Implications For Controlling Formal Plans
- Contingency plans are less possible in strategic control. The whole idea of contingency plans is much more difficult in the strategic arena. It is more difficult to generate all possible actions ahead of time in a strategic problem, because the alternatives are too numerous and too complex.
- Triggering contingency planning is more important in strategic control. Because of this difficulty in making contingency plans, triggering an examination of alternatives when things do not go according to plan becomes much more important.
- Preprogrammed variance analysis is less possible in strategic control. For an operational control model might be possible that the computer performs all possible variance analyses (in the accounting sense). For strategic control it is both difficult technically and impossible practically.
- A variance inquiry system is more necessary in strategic control. It seems important to have an inquiry system linked to the formal planning model with which combinations of deviations from plans can be explored by the human operator.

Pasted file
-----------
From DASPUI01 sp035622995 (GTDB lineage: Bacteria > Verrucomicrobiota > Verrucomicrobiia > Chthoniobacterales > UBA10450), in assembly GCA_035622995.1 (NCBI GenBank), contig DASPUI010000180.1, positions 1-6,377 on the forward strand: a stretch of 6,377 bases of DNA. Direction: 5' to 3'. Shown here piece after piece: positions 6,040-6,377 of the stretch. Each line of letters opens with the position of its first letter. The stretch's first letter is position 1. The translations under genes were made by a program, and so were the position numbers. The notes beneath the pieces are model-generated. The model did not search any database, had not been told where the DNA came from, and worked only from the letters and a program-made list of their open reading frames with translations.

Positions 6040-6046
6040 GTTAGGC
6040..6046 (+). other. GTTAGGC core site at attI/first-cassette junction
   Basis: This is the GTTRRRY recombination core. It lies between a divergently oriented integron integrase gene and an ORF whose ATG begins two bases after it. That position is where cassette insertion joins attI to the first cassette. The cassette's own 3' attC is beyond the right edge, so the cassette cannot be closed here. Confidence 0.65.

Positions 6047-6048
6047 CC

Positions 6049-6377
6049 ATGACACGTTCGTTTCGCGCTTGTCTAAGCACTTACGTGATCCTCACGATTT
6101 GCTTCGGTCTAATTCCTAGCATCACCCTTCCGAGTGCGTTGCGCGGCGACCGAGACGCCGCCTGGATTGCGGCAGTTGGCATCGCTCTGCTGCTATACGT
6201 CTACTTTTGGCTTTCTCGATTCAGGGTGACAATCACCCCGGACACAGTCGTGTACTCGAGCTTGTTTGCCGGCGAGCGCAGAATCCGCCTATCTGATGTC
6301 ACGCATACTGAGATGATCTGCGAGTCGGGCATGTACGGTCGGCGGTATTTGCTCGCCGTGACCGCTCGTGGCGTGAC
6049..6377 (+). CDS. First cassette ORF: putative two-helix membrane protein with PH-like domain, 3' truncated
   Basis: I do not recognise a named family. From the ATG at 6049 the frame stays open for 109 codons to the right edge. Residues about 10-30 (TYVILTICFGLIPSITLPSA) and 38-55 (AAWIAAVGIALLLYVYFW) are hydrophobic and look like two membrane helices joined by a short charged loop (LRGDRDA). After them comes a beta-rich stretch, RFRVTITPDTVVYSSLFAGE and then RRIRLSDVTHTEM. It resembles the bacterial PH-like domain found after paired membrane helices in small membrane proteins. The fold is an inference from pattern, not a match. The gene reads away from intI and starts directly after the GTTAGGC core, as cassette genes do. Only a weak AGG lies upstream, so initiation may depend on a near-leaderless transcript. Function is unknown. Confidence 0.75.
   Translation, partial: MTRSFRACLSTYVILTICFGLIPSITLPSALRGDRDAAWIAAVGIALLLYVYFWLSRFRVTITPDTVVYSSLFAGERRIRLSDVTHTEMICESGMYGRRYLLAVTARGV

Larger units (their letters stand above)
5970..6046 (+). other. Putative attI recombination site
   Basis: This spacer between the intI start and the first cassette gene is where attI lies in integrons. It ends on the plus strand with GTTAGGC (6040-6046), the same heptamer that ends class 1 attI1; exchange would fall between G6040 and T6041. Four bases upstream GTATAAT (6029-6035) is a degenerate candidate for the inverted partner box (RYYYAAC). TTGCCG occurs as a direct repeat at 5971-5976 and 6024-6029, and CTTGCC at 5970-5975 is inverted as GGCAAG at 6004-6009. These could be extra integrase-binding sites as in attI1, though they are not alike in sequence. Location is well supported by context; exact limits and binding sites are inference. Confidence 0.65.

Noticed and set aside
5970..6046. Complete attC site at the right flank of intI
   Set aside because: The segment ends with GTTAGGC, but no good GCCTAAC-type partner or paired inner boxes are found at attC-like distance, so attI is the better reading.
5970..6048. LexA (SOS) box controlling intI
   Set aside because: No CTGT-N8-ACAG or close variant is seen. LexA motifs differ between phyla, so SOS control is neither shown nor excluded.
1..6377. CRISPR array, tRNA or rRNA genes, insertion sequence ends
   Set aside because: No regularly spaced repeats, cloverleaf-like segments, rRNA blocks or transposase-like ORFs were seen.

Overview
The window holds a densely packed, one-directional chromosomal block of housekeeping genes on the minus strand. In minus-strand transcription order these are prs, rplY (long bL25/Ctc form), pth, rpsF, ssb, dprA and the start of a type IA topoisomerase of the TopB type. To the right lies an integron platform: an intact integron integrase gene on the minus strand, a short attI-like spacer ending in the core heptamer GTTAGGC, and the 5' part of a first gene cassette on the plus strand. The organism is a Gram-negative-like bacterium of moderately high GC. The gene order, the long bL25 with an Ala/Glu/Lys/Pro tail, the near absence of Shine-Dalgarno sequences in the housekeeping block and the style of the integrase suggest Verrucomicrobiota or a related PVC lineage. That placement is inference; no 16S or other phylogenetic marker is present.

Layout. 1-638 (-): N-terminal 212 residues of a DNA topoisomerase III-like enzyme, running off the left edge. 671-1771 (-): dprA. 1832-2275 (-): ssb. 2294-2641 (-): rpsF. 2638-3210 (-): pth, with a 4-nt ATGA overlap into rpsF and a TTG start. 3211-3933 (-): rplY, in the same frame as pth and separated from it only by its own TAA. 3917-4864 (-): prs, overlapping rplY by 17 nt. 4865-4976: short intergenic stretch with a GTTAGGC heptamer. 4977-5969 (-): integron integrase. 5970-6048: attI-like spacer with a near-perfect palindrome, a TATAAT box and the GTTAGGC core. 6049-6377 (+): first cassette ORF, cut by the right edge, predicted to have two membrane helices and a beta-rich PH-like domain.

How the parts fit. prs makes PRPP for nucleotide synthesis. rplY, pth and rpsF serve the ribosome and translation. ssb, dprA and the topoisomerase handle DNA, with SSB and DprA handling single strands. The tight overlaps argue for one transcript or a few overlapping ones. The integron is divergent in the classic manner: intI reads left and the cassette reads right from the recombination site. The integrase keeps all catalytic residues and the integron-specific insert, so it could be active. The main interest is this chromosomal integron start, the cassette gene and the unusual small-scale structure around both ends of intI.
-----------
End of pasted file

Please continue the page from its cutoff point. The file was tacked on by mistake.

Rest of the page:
- A variance inquiry language is more necessary in strategic control. Some sort of language in which the human can do variance inquiries is highly desirable in the area of strategic control.
- An augmented formal planning system in more necessary in strategic control. A formal planning system should be augmented with the variance inquiry language described. This would permit the same system that was used to generate the plan to be used in controlling that plan, leading to both ease of additional analysis as well, as to consistency with the plan being controlling.
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